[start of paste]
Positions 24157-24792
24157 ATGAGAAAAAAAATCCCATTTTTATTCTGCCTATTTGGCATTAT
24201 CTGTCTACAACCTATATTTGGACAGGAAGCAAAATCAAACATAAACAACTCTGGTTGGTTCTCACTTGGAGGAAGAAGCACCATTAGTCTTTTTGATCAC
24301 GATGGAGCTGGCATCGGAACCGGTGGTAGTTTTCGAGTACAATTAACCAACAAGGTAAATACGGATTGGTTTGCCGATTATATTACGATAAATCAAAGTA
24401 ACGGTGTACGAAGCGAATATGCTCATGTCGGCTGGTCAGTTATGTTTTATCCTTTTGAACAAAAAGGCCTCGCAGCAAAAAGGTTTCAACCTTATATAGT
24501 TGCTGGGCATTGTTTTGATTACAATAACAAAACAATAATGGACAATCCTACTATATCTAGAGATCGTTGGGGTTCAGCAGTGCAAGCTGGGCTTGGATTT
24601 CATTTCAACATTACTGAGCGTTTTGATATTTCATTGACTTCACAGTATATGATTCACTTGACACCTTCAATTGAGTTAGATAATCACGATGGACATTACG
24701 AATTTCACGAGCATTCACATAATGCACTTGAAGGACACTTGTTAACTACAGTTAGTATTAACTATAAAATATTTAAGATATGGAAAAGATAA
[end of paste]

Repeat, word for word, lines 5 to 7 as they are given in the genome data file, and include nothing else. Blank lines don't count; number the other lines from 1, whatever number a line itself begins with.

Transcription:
24401 ACGGTGTACGAAGCGAATATGCTCATGTCGGCTGGTCAGTTATGTTTTATCCTTTTGAACAAAAAGGCCTCGCAGCAAAAAGGTTTCAACCTTATATAGT
24501 TGCTGGGCATTGTTTTGATTACAATAACAAAACAATAATGGACAATCCTACTATATCTAGAGATCGTTGGGGTTCAGCAGTGCAAGCTGGGCTTGGATTT
24601 CATTTCAACATTACTGAGCGTTTTGATATTTCATTGACTTCACAGTATATGATTCACTTGACACCTTCAATTGAGTTAGATAATCACGATGGACATTACG